A new Snapchat update introducing a map feature that will let their users track each other’s exact location in real-time is raising safety concerns for parents. The Programme director of CyberSafeIreland, Cliona Curley is advising parents to ensure that the privacy settings on their children’s apps are secure. “It’s not a good thing if kids are giving away personal information online, that could include anything from their full name, to their age, to their location. In terms of location in particular, it’s very easy for adults with a sexual interest in children to find them online and correspond with them,” Ms Curley said.
Snapchat ‘Snap Maps’ puts users and their photos onto the new interactive in-app map where their friends and other Snapchat users can track where they are at any given time. The user’s videos and photos posted publicly can then be discovered by anyone on the map. When users of Snapchat activate this feature for the first time, they will be given three options: to make their location visible to all their friends, to selected friends only or to no one at all. Snapchat is calling the latter option ‘ghost mode’. The users who have chosen to share their location with their in-app friends can be seen on a map that shows the exact street they are on, and their precise location on that street.
When a Snapchat users select Ghost Mode, their location is not available to anyone else on the map. However, there are added dangers when people can physically locate your children, as many apps will try to share their location. In certain instances, both children and parents are not aware of this. The CyberSafeIreland Programme Director has advised parents to keep in close contact with their children who are using social media apps, and to keep track of who they’re adding as friends. If parents want to keep their children safe while using Snapchat, it is most important they ensure that the Snapchat ‘ghost mode’ is being used. Parents need to review their children’s friend lists, ensuring that they know everyone on it.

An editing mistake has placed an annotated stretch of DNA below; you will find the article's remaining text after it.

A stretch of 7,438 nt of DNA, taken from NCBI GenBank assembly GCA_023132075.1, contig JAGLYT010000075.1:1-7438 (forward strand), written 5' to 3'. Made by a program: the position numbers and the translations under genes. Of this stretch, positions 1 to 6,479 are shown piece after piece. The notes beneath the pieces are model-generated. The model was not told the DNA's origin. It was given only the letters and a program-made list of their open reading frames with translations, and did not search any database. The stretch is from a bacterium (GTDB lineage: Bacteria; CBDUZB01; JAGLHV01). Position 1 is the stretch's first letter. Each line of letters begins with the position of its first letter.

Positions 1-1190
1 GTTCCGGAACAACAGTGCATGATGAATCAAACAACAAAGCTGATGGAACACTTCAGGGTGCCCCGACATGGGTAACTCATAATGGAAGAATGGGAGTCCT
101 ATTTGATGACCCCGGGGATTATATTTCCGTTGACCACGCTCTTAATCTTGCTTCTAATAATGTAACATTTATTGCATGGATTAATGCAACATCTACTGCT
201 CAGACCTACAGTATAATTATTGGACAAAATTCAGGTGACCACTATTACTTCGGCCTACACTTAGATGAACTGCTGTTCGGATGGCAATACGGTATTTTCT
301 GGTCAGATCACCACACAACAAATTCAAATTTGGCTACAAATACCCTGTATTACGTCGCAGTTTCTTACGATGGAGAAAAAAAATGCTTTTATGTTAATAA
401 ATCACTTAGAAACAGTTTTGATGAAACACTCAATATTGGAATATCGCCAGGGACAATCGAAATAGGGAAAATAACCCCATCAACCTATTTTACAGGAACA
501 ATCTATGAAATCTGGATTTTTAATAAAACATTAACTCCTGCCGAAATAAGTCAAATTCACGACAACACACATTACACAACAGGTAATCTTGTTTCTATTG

UNICEF report on teen suicide in Ireland
21st June 2017
Building the Future: Children and the Sustainable Development Goals in Rich Countries is the first report to assess the status of children in 41 high-income countries in relation to the Sustainable Development Goals (SDGs) identified as most important for child wellbeing. UNICEF Ireland chief executive Peter Power described the report card as a "wake-up call" for Ireland. "Despite economic recovery and the idea that the consequent rising tide will benefit everyone, it is clear children are experiencing real and substantial inequality," he said. "Services are inadequate in several areas and policy change is badly needed."
This report from UNICEF shows that Ireland has the fourth highest rate of suicide amongst teenagers in the EU/OECD region. This latest report card on child well-being which shows that Ireland’s rate for teens losing their lives by suicide is much higher than the international average. The Psychology Society of Ireland, ahead of World Suicide Prevention Day on Saturday have called for great focus on measures to tackle the high rates of suicide among teenagers in Ireland.